After our weekend in Birmingham, already the next day we were off on another train trip with our daughter’s family, this time for a day trip to Brighton. Our son-in-law had accepted a long-standing invitation from a cousin whom he’d not seen in about twenty years. Cousin Pat and her husband Dave generously met us at the train station there and spent the day giving us a walkabout tour around their city.
I’d heard much of Brighton through readings of English history and literature, especially of the early 19th century when it was the fashionable resort for the royalty. Our daughter had spent a little time there as a student and remembered enjoying the beach. This time she was surprised, as were we, to find Brighton rather shabby in the areas we visited, including its formerly grand hotels, but here and there were some nice restorations and funky shops and restaurants.
Of course we had to see the famous wide pebbly beach, the pier and the rows and rows of empty beach chairs. It was cool and cloudy so you can see better beach photos than ours here. Along the boardwalk or promenade were the usual range of (sometimes tacky) gift and ice cream shops and cafés, a nice little fishing museum honouring the town’s former industry and a colourful carousel which of course the granddaughters had to go on for a lovely ride with their mommy.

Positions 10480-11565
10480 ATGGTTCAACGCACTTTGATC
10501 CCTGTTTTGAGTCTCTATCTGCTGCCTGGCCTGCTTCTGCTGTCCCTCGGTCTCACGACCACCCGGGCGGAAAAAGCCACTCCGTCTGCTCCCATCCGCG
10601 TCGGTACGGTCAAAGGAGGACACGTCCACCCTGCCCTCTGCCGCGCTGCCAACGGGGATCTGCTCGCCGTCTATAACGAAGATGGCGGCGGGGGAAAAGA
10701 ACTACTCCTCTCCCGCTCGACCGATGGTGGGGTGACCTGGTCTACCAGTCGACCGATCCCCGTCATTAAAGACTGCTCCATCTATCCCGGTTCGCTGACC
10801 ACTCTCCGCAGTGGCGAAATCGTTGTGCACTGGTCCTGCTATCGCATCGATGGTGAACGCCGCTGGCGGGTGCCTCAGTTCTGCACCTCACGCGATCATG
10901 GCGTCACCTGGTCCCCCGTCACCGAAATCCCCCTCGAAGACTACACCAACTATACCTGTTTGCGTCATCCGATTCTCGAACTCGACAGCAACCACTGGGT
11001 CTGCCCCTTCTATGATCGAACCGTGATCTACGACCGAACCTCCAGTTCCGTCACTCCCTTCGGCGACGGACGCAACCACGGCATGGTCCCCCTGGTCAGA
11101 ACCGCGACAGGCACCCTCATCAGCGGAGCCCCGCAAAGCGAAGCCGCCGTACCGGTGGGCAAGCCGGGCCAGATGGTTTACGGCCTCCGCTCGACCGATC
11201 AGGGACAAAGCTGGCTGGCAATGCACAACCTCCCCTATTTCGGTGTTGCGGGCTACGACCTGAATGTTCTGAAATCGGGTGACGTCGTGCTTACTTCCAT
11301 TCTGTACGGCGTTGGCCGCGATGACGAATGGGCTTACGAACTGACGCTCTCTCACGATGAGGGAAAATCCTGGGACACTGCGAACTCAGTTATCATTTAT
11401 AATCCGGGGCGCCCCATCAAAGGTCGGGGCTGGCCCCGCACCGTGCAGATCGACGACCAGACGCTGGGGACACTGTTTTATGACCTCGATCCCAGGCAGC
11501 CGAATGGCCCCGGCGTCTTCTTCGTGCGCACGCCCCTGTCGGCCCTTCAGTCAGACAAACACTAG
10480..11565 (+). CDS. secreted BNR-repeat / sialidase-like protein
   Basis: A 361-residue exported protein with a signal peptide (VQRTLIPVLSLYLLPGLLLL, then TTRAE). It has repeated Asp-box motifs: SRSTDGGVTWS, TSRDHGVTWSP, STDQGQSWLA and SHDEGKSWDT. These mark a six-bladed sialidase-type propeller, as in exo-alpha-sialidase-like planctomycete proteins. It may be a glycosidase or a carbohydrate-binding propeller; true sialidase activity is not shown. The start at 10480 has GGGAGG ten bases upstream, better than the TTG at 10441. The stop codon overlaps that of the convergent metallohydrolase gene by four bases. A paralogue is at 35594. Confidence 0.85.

There were crowds of visitors everywhere because of the annual Brighton Festival with its streets and squares punctuated with lively performers. As we entered a green park, we were met with an unusual vision: the Royal Pavilion which seemed so unreal and exotic in this setting with its “Indo-Saracenic style”. Part of it is under restoration as seen on the park side but the street view was amazing.
In the first photo of the Royal Pavilion, do you see the bright round disk on the right edge? I was happy to discover that It’s an installation of a mirror-like disk by Anish Kapoor who was also the Guest Artistic Director for this year’s festival. If you are interested, see the slide show and other links about Kapoor’s works, including pieces that we sadly didn’t see.
We happened on groups of protestors a couple of times, first by the train station then by the tea shop where we stopped at the end of the afternoon. They seemed to be protesting against India’s treatment of the Tamil Tigers in Sri Lanka. We noted with some alarm the extreme reaction of the police, marching forth in ‘army gear’ on foot, on horseback and in large armoured vehicles. Of course they attracted crowds – why are people so keen to see possible violence?
Anyway, it was a lovely day in Brighton, even the children had a great time, thanks to Pat and Dave! Next post I’ll show some interesting photos I took from the rooftop of the Italian restaurant we lunched at.